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Sunday, August 14, 2011

My IBM 5150, the "three dollar computer"

One day long ago, I came home to find that a friend had spotted a "good deal" at a flea market and had dropped off a computer for me. It was an original PC, circa 1981, with an ominous sticker on top: "Does not work, but case is usable - $3.00". I didn't know what to expect but decided to take a look. What I found wound up costing far more than that.

Later, I opened it up and saw what awaited me. There was a case, a motherboard with an assortment of socketed chips, a CGA card and finally an AST SixPackPlus board (serial, parallel, battery-backed clock/calendar chip, game port, and a bunch of RAM). That's it. By itself, it was unusable. For starters, it didn't have a power supply!

During the weeks and months which followed, I started figuring it out. First, I stole the power supply from my dad's computer (yep, the one where I did the UART swap) and tried it in the "new-to-me" old machine. Nothing happened. I worried that maybe I had fried our power supply, but upon returning it to our real machine, it was fine. Something else was going on.

I'm not sure how I happened across it, but at some point while staring at the innards of this beast, I noticed something unusual. Right next to the 8088 in pictures I had found in books, there was normally an open socket. On my machine, there was a chip living there! Oh, hey, cool, I thought. Someone added the 8087 math coprocessor.

Then I looked a little more closely. It was an 80287, or the math coprocessor for the 80286! I have no idea how it found its way into this poor little machine, but an AT-era math chip had no business being in an original PC, even if they fit in the same socket. I pulled it out and again stole the power supply back from the main machine.

It powered up! It actually started doing stuff. Then it said PARITY ERROR and threw some kind of numeric code. Another friend of the family pointed me at documentation about all of those DIP switches on the board, and how to decode a RAM error. Happily enough, it pointed me at a given location, and I was able to find some replacements down at EPO, that same place where I had found the UART some years before.

Upon replacing that chip, the message changed. Another one was toast. So I replaced that. I think I wound up replacing three of them, and then things really got interesting. I was given the gift of ROM BASIC. That's pretty cool, considering this box had no floppy drive, no hard drive, and no cassette drive (yep, it had a port for that). It fell all the way back to the ROM and gave me a wacky little place to poke at things.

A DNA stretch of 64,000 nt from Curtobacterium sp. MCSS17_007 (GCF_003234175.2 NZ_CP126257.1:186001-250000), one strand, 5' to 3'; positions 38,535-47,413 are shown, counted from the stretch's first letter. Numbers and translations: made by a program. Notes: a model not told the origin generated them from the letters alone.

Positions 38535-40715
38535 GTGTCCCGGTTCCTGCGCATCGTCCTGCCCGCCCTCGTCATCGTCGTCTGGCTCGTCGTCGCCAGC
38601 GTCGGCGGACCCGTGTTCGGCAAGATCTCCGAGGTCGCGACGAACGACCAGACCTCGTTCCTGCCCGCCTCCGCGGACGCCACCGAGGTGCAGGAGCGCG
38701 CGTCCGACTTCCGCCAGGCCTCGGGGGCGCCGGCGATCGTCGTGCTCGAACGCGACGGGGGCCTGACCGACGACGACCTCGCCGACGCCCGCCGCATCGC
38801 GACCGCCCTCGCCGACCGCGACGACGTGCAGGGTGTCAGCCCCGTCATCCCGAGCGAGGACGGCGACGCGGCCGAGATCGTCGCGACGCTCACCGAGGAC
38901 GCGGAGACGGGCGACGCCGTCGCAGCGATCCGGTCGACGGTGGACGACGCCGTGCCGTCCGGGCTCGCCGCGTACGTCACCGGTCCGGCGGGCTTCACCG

At this point I could justify the purchase of an actual power supply, so I did that and stopped stealing the one from our big machine. Now I could play with this thing and do dumb BASIC tricks like sounds, colors, and rudimentary pulse-width-modulation of the cassette relay to amuse myself -- click click click! But, I wanted more.

A friend let me borrow a MFM + floppy controller board, and I paired that with an old ST-251 given to me the year before by some neighbors when they upgraded. I also found a full-height 5.25" floppy appropriate to that machine (so it would fill the huge gaping hole in front) and I was on my way.

Not long after that, I started playing with networks, and dropped an old borrowed 3c503 thinnet card into it. That and our first computer constituted my first real Ethernet configuration. Once I picked up Netware Lite, I needed to name these things.

Naturally, I called this machine "3dollar". Never mind the fact that I had to buy a power supply, RAM chips, an Ethernet card, a MFM controller, and plowed a whole bunch of time into it. That was what it said on the sticker, and that's what I used. Besides, it was a good excuse to tell a story any time someone saw that sticker.

"300 dollar computer" just didn't have the same ring.